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HomeNewsRachael Fitzgerald-Finch: The EU is a federal relic in a globalised world

Rachael Fitzgerald-Finch: The EU is a federal relic in a globalised world


(Rachael Fitzgerald-Finch is the winner of the TCW Brexit competition. We invited our readers to spell out the best trade and economic arrangements for Britain independent of the EU. We have had some splendid entries rebutting the pessimism of David Cameron’s Project Fear. Congratulations to Rachael Fitzgerald-Finch. A bottle of TCW champagne is on its way to her.)

Wise investors diversify their portfolios to manage volatility and reduce risk. So why does the UK sell 44 per cent of its output to one single market place – the European Union? In a globalised world, economic downturns are contagious: trade diversification is a must. Unfortunately, the Common Commercial Policy (CCP) is an exclusive competence of the EU; we cannot pursue our own trade agenda. However, trading arrangements that suit EU as a whole – with its bloated agricultural sector – do not suit a services-focused UK. The case for Brexit is clear.

So what options do we have outside the EU?

Unilateral free trade will be politically difficult due to the power of producers. So, the obvious way forward is to retain as many of the existing arrangements as possible. E.g., a customs union for highly integrated sectors and financial passport access for the City of London. However, Brexit potentially enables us to avoid present and future mechanisms that may harm UK interests – such as EU regulation of the City.

Many assume that as the EU’s economy is much larger than ours, we have no negotiating clout: we are actually rather well placed. The EU is a political union; we are able to deploy political levers. Consider our large contribution to the Common Agricultural Policy (approximately 14 per cent of its budget) and to the EU’s fish stocks (up to 80 per cent), our place as a ‘soft power superpower’, our relatively large military and our net imports from the EU (to an £85.3 billion trade deficit in 2015).

Existing agreement precedents, e.g. with Norway and Switzerland, are not appealing: the relationship is biased towards the EU. It should be remembered that Mexico – a country with a much smaller economy than the UK – managed to achieve a Free Trade Agreement with the EU, covering many preferential areas – including services – without being subject to European Court of Justice rulings. If Mexico can do this from a weaker negotiating position, we should at least be able to achieve the same.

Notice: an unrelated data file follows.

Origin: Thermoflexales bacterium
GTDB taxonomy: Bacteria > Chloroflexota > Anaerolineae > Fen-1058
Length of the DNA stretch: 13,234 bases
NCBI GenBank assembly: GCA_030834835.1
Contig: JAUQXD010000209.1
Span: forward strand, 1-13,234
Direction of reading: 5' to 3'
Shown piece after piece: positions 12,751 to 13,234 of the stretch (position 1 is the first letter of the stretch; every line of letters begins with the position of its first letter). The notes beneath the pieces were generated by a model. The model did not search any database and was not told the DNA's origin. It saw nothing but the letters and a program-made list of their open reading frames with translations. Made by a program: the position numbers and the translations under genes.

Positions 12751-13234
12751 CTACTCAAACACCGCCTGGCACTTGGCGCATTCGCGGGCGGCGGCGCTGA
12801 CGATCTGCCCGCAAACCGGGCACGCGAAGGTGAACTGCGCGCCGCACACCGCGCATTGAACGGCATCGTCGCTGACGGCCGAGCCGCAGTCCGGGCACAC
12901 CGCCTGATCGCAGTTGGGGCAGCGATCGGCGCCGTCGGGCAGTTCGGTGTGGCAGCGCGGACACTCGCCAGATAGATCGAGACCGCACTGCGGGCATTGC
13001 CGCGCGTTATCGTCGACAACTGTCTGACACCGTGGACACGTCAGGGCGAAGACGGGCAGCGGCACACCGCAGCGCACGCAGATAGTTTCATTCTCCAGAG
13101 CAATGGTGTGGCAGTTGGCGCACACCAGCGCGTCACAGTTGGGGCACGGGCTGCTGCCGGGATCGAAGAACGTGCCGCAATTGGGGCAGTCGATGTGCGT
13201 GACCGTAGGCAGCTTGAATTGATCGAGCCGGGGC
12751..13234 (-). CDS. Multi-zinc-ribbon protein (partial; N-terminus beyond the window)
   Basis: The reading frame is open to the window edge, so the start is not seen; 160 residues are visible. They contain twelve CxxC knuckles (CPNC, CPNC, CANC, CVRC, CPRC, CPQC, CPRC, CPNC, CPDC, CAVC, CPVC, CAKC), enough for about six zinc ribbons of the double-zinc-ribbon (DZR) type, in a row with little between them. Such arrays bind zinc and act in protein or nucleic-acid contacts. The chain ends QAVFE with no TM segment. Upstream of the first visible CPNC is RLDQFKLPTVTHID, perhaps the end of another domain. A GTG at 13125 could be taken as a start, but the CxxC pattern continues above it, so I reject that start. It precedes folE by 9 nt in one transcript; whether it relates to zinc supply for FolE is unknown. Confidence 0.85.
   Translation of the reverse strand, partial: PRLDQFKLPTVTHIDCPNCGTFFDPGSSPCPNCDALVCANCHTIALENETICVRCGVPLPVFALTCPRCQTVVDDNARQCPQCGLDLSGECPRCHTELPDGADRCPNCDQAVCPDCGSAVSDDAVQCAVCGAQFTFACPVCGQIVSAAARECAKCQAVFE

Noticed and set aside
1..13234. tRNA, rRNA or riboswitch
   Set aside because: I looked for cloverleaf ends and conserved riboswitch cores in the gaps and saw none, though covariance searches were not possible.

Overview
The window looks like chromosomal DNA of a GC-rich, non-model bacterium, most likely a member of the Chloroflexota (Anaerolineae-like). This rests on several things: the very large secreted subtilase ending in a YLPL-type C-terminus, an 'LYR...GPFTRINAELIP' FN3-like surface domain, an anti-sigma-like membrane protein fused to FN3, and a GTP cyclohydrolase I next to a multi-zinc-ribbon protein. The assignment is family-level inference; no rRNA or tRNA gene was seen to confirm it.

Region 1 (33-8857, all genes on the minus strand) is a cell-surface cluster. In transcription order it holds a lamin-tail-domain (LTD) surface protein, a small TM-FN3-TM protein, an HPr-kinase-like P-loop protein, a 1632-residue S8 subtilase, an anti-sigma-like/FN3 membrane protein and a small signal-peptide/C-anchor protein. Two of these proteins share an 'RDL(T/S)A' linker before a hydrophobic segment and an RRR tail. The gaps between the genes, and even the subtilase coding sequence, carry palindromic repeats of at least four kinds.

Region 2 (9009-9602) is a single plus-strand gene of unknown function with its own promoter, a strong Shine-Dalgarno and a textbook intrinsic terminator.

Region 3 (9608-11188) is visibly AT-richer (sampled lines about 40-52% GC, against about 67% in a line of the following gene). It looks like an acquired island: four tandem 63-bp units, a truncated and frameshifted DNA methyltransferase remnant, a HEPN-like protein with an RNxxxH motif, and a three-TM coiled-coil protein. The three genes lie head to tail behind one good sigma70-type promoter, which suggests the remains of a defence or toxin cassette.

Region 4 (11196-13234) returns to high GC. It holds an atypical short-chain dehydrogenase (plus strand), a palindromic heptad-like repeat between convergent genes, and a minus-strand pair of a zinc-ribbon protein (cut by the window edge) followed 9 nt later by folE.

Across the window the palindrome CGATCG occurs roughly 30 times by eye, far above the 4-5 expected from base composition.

Facilitation of trade by joining other free trade areas, such as the North American Free Trade Agreement and the European Free Trade Association, is also desirable once we can negotiate for ourselves. Far from this being difficult to achieve, the UK is not a threat to foreign domestic producers, unlike the EU, as we do not have any industries that are large enough – or protected enough – to distort pricing.

International trade though is only possible with labour mobility: immigration is economically beneficial. However, realistically, this must this be balanced with the need to apprehend terrorists, criminals and bogus asylum seekers; it must also allow us to direct labour to the gaps in our employment market where it can be utilised effectively.

Margaret Thatcher once stated: “We will never be taken seriously in any serious renegotiation if our EU partners are allowed to believe that we will settle for what we are offered.” Consequently, we must not rule out any option for the UK; and we must be resolute.

Rachael is a former Army officer and now a full-time mother, part-time MBA student and director of a small consultancy business.

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Edited by Kathy Gyngell

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